Aside from physician payments, this legislation addresses a number of other important Medicare reimbursement issues, many of which are set to take effect today, October 1. The bill will completely eliminate the 15 percent cut in home health payments. It will forestall large cuts to indirect medical education, so critical to the well-being of our nation's teaching hospitals. And the bill will continue additional payments to nursing homes to help them hire more staff to care for patients.
It should come as no surprise that another priority of mine - and Senator Grassley's - is ensuring that rural areas are treated on par with their urban counterparts. I represent a state with a population density of about six people per square mile - where patients and providers are often separated by vast distances. The current Medicare payment structure does not adequately account for the unique circumstances and challenges of providing medical care in such areas, where economies of scale often make systems like prospective payment unworkable.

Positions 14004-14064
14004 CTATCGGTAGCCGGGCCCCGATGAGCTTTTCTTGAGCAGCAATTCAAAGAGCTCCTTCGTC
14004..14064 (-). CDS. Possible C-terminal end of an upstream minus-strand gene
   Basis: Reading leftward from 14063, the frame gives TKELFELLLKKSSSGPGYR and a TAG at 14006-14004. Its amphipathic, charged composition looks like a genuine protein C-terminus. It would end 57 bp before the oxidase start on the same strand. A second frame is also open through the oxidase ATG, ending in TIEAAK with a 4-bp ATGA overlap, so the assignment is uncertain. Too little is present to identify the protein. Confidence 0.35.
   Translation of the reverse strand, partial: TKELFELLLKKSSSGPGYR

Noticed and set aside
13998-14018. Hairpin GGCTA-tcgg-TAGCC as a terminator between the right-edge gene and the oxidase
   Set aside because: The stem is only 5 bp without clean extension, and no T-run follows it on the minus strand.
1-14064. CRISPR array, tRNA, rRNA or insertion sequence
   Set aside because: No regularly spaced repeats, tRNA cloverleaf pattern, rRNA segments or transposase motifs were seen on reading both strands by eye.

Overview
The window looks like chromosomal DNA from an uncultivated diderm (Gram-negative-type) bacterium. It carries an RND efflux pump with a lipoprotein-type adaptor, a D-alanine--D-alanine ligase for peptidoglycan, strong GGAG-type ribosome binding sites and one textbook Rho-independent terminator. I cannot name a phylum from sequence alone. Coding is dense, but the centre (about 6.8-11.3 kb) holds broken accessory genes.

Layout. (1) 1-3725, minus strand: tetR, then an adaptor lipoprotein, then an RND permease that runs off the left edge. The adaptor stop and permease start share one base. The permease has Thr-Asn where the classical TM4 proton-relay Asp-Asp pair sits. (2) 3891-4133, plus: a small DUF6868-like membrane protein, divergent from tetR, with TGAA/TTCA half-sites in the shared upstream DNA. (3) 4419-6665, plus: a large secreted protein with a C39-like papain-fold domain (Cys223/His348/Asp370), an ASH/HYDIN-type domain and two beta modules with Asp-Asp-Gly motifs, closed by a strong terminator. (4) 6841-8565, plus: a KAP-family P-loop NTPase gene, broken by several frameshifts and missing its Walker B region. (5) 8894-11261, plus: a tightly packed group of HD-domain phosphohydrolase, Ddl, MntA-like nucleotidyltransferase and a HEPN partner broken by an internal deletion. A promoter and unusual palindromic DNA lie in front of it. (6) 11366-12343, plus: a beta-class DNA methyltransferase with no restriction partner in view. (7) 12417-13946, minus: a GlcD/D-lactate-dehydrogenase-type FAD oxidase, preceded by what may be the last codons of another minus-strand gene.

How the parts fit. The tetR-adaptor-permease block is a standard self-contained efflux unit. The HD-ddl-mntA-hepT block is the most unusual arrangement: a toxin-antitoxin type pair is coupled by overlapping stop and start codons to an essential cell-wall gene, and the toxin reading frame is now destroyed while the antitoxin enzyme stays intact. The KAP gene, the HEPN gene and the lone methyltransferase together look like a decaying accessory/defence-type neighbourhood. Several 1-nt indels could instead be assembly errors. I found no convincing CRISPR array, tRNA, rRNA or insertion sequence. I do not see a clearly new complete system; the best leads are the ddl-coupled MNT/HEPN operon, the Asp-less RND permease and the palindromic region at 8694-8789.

That's why I was proud to help write the Sole Community Hospital law in the early 1980s and the Critical Access Hospital (CAH) program in 1997. Based on the Montana Medical Assistance Facility program, or MAF, the CAH concept has been a lifeline for over 600 rural communities nationwide, allowing hospitals that might have otherwise closed to stay open. This bill makes a number of important changes to the CAH program, including a provision allowing greater flexibility in the use of acute care and swing beds, as well as reauthorization of the Rural Hospital Flexibility Grant Program, which assists facilities in making the switch to CAH status.
Aside from Critical Access Hospitals, this legislation makes a number of other important changes to bring Medicare equity to rural America. By making the Medicare Incentive Payment Program (MIPP) automatic, physicians can more easily receive their 10 percent bonus for practicing in health professional shortage areas. And by setting a floor for the physician work component of Medicare's geographic cost index, payments to rural physicians will be raised.